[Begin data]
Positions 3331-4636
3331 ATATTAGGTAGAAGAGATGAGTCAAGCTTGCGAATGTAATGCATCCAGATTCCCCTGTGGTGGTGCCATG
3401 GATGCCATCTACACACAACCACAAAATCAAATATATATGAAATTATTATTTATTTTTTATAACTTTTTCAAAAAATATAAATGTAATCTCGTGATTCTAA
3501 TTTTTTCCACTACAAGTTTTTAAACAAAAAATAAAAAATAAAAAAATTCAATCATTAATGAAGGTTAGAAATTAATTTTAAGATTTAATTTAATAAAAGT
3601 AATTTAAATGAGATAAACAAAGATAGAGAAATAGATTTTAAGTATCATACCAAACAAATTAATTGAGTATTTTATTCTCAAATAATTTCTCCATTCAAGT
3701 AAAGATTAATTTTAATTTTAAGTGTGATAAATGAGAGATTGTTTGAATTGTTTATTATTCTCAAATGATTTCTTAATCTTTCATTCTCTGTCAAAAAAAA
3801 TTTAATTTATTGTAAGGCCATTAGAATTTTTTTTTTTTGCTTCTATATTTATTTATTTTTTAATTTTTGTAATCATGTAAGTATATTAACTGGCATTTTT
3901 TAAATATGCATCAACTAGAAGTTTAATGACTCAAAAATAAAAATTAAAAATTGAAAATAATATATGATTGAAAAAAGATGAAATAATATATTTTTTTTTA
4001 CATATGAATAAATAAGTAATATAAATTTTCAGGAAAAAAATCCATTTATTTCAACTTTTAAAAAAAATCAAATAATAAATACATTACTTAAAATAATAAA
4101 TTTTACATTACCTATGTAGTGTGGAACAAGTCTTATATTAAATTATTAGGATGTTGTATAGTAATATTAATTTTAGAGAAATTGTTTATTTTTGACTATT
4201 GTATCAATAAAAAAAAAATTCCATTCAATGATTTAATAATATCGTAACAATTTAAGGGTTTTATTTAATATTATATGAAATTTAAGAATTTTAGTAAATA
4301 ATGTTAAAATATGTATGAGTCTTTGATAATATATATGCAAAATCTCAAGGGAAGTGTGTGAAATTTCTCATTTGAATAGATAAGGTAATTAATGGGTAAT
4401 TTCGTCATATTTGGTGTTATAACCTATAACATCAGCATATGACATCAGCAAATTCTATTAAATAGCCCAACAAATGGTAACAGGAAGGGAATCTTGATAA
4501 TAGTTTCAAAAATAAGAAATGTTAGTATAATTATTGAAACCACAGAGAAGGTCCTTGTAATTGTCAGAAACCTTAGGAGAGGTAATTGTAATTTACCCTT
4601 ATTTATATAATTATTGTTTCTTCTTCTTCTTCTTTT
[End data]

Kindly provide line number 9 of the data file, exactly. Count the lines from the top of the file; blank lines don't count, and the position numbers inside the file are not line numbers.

4001 CATATGAATAAATAAGTAATATAAATTTTCAGGAAAAAAATCCATTTATTTCAACTTTTAAAAAAAATCAAATAATAAATACATTACTTAAAATAATAAA